How to distinguish quality used furniture? (ZT)
Try moving it around. Do the chairs wobble? Good quality chairs don't. Table legs can usually be tightened. Beds are notorious for being loose, but if they use old fashioned bed bolts, they can be tightened up. I usually equate good quality furniture with being sturdy enough for its intended function (and the very best uses construction techniques and fits that maintain their integrity for generations).
Dovetails are a good construction technique. Raised panel door construction is another. Mortise and tenon joints are strong and durable (and sometimes may be given away by wooden pegs driven through the tenons). If you look at tables with leaves, look at how the slides are constructed - the heavier and beefier the better.
Look at the secondary woods, and how it is fastened and finished. Since this doesn't show, this is an area where a lot of lower quality goods may cut corners. Any secondary wood that isn't "real wood" would make me question the quality (though I have seen some very nice Baltic birch drawer boxes).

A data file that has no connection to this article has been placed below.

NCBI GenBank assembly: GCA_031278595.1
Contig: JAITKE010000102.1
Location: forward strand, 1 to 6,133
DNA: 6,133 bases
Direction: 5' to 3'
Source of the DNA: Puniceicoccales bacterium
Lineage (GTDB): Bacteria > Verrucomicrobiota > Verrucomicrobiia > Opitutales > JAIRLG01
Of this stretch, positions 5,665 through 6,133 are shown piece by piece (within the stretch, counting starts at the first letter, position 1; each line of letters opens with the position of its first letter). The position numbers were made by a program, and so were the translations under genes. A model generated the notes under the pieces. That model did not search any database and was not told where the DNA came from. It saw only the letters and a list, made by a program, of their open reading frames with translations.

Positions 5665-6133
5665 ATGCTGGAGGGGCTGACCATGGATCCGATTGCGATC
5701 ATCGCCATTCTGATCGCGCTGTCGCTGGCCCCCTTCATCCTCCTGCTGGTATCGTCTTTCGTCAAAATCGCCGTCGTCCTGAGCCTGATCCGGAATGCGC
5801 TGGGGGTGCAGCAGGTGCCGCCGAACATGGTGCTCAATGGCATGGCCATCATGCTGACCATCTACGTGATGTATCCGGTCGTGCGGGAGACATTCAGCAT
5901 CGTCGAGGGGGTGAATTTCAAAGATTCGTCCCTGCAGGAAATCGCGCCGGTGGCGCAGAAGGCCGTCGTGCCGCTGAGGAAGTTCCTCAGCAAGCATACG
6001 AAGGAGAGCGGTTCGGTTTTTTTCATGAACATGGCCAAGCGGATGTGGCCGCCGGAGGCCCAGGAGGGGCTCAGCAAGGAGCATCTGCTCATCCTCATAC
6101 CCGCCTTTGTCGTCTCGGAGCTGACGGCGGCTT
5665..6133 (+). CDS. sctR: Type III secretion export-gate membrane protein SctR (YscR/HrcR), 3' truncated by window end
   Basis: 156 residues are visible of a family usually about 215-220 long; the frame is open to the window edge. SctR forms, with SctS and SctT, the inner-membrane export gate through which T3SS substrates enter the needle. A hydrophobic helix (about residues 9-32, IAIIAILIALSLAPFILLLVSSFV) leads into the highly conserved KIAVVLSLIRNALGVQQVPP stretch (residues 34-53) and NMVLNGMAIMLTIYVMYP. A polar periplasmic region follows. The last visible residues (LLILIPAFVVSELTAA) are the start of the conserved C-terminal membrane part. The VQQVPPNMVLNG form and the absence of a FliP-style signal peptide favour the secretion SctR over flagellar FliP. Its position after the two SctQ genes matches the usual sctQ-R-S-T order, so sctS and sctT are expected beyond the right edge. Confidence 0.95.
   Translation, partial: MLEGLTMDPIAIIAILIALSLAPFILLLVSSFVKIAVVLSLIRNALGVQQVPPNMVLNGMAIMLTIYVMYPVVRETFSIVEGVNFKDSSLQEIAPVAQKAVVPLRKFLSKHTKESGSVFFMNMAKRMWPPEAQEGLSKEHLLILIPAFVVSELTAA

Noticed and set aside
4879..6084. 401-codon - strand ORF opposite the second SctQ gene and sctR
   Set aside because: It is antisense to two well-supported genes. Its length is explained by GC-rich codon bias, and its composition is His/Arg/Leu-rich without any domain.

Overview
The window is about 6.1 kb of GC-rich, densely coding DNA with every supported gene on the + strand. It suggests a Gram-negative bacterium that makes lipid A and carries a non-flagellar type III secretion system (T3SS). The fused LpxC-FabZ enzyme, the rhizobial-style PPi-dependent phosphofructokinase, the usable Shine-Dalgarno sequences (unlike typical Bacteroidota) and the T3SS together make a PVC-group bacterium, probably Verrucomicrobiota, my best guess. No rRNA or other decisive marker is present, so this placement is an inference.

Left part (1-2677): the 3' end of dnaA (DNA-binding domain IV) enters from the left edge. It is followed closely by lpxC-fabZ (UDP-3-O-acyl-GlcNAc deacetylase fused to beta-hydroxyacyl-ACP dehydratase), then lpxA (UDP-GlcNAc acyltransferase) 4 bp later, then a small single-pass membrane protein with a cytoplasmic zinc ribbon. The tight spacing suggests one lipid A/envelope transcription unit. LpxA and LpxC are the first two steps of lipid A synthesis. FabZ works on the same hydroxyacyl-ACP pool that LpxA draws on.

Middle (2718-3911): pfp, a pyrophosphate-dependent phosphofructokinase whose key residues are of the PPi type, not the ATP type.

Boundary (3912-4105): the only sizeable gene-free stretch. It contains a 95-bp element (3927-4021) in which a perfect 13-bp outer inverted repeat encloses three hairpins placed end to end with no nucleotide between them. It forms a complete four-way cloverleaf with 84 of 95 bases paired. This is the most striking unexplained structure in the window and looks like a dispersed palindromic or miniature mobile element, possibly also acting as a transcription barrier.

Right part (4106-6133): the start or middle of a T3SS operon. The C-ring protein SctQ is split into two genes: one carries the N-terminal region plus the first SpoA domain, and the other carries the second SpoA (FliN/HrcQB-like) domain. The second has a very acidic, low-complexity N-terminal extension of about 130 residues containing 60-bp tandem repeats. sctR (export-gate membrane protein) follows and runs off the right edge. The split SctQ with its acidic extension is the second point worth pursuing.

Look at how the pieces are fitted together. On good quality pieces, there will not be any gaps or fillers. You also won't be able to easily tell where they have filled any nail holes.
Finally, look at the visible wood. I like solid wood, because it is easier to repair and finish (look for continuation of end grain around the edge of tops to see if it is solid). But don't discount veneer - some of the best furniture uses veneer (just make sure it is firmly attached, smooth, and flat). Good quality furniture doesn't use finger-jointed lumber, nor will you be able to detect where surface defects have been repaired. Flat surfaces will be flat, not rippled like someone is trying to mimic hand-planning by doing a poor job at it. The finish should be smooth, without dust, runs, orange peel, or splotchy areas.
Note that it is a lot easier to hide poor workmanship or wood under a dark stain. On the other hand, if you are into refininishing, sometimes you find diamonds under layers of old paint or varnish.